Saturday, July 26, 2008

Interview With An Artist

I am thrilled to finally put this post together. Four years ago T and I moved in across the street from the most precious family. I’ve blogged a bit about them before, SG lived to be 93 or 94 and was loving Jesus until the day she died. I remember her telling me her suitcase was packed. She just wanted to go home and be with Jesus. Wow! And then, her son, Uncle R lived with her. He passed away just a few short months ago. Well…in the process of getting to know this amazing family, SG would always proudly tell me about her daughter, Helen Vaughn, who is an artist. SG showed me many, many prints and originals of her art. It was, to say the least, very impressive.

One day, SG told me Helen would be coming to town and that I HAD to meet her. Well…that made me a little nervous. I majored in Fine Art with my emphasis in graphic design. I love art. I love making art. I love playing at making art. I appreciate art. But I’m not super confident in my “fine art” skills, aka drawing and painting realistically. Oh, I doodle and love to mess around with watercolors. I feel confident in those types of things, just not in say, drawing or painting a person – who looks like the person. Helen is a pro. I was afraid that when I met her she’d ask to see a sample of my work, and then, I’d be discovered! What would she think? She’d know I was just an amateur, standing on the sidelines, admiring and wanting to join the ranks of “real artists.” Over the years I’ve had the privilege of spending a little more time with Helen. She is an AMAZING woman. I greatly admire her. She has spurred me on in my love of art.

She allowed me the honor of interviewing her and I learned so much. But first, this interview was conducted via email, due to circumstances, so there won’t be any “She laughed as she replied….” kind of stuff. However, you must get a feel for Helen. She is the kind of woman who immediately puts you at ease. I feel I don’t have to be guarded when I am around her. She’s quick to laugh. She obviously loves life. She’s very generous. She’s strong – physically, but emotionally, too. More than anything, she’s shared her love of art with me. She’s encouraged me to push in areas I long to push in, but for whatever reason, feel paralyzed to do so. Just a few days ago she sat at my kitchen table, picking the breading off of MW’s chicken and giving me an art lesson. That is Helen Vaughn. She sets you at ease and she loves you, as you are. Oh I just love her!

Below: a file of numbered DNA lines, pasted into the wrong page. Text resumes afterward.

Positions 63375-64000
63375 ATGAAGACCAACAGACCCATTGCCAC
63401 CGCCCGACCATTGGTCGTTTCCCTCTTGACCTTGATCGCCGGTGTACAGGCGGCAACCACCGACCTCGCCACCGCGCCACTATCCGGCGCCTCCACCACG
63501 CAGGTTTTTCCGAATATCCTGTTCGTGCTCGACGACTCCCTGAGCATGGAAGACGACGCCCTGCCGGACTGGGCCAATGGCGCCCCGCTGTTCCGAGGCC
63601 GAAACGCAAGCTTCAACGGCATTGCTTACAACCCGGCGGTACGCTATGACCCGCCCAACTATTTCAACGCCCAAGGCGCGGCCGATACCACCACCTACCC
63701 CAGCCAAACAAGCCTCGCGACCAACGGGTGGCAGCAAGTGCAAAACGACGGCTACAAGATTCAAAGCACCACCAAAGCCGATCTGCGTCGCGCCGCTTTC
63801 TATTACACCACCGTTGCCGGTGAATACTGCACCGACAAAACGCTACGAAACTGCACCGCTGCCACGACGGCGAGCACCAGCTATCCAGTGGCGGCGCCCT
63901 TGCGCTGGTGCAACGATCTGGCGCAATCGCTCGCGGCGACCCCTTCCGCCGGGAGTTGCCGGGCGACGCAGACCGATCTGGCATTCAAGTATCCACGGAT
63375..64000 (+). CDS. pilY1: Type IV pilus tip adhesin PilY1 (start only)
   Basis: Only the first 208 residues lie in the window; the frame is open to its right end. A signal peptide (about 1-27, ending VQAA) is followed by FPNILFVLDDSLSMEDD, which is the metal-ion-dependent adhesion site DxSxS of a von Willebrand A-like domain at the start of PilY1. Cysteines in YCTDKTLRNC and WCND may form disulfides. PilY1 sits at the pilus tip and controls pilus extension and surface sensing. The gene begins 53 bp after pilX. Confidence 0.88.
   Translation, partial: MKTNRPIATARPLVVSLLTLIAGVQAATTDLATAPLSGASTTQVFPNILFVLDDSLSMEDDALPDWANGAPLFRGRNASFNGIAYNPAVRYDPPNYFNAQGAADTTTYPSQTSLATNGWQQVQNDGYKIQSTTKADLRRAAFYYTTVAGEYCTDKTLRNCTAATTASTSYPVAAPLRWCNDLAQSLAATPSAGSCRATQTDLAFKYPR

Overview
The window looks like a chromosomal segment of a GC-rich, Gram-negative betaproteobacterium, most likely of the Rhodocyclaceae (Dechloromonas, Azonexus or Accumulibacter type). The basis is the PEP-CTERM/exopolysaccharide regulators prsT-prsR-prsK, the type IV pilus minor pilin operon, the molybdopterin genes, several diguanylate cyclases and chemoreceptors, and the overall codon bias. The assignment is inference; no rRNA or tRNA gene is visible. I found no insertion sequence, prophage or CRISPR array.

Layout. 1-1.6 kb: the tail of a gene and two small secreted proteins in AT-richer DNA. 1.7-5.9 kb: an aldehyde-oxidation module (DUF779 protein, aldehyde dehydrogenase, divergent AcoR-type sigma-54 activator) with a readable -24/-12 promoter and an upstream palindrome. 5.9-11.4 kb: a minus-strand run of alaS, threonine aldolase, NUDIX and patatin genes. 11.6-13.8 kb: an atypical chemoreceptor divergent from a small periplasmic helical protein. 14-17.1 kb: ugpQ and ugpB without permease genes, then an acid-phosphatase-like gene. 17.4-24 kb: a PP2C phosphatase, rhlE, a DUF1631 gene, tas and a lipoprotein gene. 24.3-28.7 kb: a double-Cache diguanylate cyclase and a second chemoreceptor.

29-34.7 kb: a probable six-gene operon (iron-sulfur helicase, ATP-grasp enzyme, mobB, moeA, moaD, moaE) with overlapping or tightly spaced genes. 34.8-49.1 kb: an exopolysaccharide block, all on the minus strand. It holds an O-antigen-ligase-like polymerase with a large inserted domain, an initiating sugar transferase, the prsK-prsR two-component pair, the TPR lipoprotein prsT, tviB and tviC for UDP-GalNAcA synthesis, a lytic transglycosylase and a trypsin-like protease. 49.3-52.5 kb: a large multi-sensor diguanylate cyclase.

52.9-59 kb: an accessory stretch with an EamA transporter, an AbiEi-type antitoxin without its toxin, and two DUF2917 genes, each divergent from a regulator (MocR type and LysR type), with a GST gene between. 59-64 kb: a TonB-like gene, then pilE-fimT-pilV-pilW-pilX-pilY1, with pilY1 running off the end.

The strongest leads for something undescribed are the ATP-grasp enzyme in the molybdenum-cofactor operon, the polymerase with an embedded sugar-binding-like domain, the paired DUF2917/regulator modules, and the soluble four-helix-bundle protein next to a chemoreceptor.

I’ve begun collecting a bit of her work. She's been extremely kind to me and has given me two pieces. I also bought a watercolor she did in '57 from an estate sale. I’ll be posting a few photos of her work and a link to her website. Please go check her out!

So, without further adieu, here is my interview with Helen Vaughn. I hope you enjoy.

When did you first show an interest in art?
I showed an interest in art when I was about eight years old. One day I was sick and stayed home in bed. To entertain me, Mama gave me a volume of the encyclopedia and I found a painting in it, a still life as I remember. I copied it and it was good; faithful to the original if by an obviously very young hand. I knew then that drawing was something that I did well.

You obviously have a God given talent as an artist. I remember your mother telling me you had taken art lessons in the attic of a home just a short distance from your own home. How do you think art lessons impacted you? And how long did you take lessons?
What Mama probably didn’t tell you that we decided on art classes after I flunked out of ballet and tap. We didn’t even think about piano lessons.! Mrs. Frances Watford taught art in the attic of her home right around the corner from your house. We had such fun. There were probably seven of us in the once-a-week class. She taught the fundamentals and she taught them well. The first prize I won as an artist was in a show of her students work. She encouraged my interest and helped me understand that with hard work, I could accomplish much.

As a little girl, did you know you wanted to be an artist?
No. I wasn’t thinking that far ahead. I wanted to be a cowgirl or a movie star.

When did you know you wanted to be an artist as your vocation/to make a living?
I’d say that I made that decision when my children were toddlers.

Why did you choose to be an artist?
It’s the thing that I’m passionate about. I believe it chose me as much as the other way around. Looking back, I find that at every stage of my life, in order to feel sane and congruent, I’ve needed to be creating something. And for over thirty years, that something has been art.

What is your favorite medium?